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Hey folks, I'm working on a device using arm-elf-gcc to compile code for a MakingThings prototype board. My development machine is a Linux box running Ubuntu 9.10. On a different linux box using Ubuntu I got arm-elf-gcc running ok by manually building and installing gcc, after 3 or 4 tries.

I'm trying to pick the best way to install the toolchain, but there doesn't seem to be a best way AFAIK. Setting up on 9.08 and 9.10, both seem to fail except for when I manually build and install the environment.

I have tried Emdebian packages and CodeSourery, and neither of those worked well.

Does anyone have any other good suggestions for doing an arm-elf-gcc setup on a Linux box?

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  • \$\begingroup\$ As a note: for manual build of arm-elf-gcc, I am using a modified version of the instructions at hermann-uwe.de/blog/… \$\endgroup\$
    – Far McKon
    Mar 17, 2010 at 19:39

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I'd say CodeSourcery Lite is the easiest way. The Lite version is just the GNU tools (no fancy IDEs, etc).

It installs cleanly into a single directory, you just need to set your PATH to point at it.

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Here's a pretty good article that partly covers building your own cross compiler toolchain using crosstool-ng. You may find it helpful as I did.

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I think the best way is to manually build and install gcc in one try. ;-)

Though this requires that you do it a couple of times for practice, and my own score was two tries last time (makeinfo was missing when building binutils, again). I use my own scripts, which are similar but separate download and build.

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  • \$\begingroup\$ I dunno, I'd much rather have someone else go through all the trouble of figuring out how to compile & package GCC than having to learn that myself. My goal is to write programs, not to maintain toolchains, so learning how to do that is not that useful to me. \$\endgroup\$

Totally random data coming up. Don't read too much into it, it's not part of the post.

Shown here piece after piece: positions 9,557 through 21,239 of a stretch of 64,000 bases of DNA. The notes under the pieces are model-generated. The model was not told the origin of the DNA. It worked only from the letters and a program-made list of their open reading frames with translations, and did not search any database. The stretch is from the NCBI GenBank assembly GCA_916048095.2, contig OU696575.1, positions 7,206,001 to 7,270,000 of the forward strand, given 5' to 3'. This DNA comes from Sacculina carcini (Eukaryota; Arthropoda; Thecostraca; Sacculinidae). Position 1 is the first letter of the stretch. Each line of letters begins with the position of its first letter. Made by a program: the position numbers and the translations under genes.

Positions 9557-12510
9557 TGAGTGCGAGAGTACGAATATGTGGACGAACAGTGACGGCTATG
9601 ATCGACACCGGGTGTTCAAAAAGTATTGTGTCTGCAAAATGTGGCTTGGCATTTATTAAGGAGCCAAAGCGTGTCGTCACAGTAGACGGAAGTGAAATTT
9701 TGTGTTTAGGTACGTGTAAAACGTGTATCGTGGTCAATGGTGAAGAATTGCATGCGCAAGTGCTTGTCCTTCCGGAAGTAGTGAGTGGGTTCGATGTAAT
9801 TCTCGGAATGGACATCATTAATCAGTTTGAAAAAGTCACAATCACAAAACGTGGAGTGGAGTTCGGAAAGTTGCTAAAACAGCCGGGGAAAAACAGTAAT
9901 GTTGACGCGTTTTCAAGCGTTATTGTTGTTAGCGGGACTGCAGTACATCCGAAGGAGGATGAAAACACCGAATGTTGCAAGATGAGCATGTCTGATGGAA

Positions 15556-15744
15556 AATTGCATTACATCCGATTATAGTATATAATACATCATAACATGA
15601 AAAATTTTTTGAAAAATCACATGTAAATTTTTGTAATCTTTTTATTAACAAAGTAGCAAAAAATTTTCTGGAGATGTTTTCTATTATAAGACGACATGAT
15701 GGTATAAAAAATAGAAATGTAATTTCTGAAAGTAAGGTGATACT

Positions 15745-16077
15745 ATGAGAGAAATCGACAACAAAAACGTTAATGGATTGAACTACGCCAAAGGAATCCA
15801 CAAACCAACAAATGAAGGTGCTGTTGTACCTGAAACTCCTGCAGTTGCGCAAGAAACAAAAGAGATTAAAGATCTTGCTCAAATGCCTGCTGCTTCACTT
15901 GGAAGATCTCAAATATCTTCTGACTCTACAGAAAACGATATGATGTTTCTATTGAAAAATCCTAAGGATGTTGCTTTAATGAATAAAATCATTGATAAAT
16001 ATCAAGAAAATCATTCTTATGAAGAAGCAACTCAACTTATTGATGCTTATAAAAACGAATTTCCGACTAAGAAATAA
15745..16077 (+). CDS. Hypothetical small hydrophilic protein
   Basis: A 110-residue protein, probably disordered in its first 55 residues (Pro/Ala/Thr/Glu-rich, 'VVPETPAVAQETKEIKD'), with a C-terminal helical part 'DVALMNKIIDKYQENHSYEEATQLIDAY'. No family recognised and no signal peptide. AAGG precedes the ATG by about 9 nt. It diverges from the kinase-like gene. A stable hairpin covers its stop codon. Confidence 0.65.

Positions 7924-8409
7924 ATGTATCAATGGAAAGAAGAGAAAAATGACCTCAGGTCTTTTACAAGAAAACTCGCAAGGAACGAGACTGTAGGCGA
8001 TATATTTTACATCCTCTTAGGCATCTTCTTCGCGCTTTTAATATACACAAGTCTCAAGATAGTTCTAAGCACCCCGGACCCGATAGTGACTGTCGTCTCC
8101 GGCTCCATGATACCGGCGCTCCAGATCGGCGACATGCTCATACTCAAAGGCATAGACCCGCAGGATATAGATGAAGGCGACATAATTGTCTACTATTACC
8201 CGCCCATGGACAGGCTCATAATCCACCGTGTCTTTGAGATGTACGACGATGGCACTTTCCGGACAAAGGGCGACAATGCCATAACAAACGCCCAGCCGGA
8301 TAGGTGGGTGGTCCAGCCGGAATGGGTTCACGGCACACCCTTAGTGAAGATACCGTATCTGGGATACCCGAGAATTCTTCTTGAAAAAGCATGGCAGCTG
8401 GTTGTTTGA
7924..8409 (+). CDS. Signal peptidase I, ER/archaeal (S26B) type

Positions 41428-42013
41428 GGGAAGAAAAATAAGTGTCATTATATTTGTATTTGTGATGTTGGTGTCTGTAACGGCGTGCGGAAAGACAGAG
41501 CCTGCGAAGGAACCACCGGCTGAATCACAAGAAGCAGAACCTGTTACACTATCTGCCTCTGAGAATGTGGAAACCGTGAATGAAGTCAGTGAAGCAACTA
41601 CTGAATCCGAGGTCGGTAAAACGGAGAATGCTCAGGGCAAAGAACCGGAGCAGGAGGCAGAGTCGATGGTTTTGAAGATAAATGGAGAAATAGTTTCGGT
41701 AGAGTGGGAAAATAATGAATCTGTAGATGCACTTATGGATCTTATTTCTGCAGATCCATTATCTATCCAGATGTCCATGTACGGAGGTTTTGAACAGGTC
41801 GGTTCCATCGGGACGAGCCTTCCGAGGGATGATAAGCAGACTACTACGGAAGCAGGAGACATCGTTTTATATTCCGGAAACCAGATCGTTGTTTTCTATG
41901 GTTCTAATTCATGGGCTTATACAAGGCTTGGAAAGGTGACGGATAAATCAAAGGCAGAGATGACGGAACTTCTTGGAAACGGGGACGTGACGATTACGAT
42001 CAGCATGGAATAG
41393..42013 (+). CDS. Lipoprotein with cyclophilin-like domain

– davr
    Mar 17, 2010 at 21:26
  • \$\begingroup\$ Yes, but as far as I know those packages don't exist. (For AVR I use avr-gcc.) \$\endgroup\$
    – starblue
    Mar 19, 2010 at 20:12
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Place your toolchain in something like /usr/local/arm-elf-toolchain and put the appropriate prefixes in your makefiles and you should be alright. I can really recommend putting the toolchain in a seperate directory so you won't mess up your current toolchain(s).

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I've installed the toolchain using tutorial from Madox.

After manual compilation and installation as described in this link everything worked like a charm.

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I agree with Joby Taffey that CodeSourcery probably is a good choice.

However, some time back I started to play a little bit with the stm32 (ST:s arm Cortex M3 mcu) and in the process I create this page.

Maybe it can help you in some sense?

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If you're not averse to upgrading to a more recent version of Ubuntu, then you can just install an ARM cross-compiler from the official repository.

Versions 10.10 ("maverick") and later have a gcc-arm-linux-gnueabi package, and a corresponding binutils. These are in the 'universe' repository.

Source: dak

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The Summon ARM Toolchain script has worked wonderfully for me. Note that this will only work to setup the toolchain for bare metal ARM development and NOT to cross compile for linux ARM targets. For the sake of clarity, that means it won't work to compile a program which can run on linux running on the ARM. Also, this installs the full toolchain, pretty much everything you need to do bare metal work on ARM.

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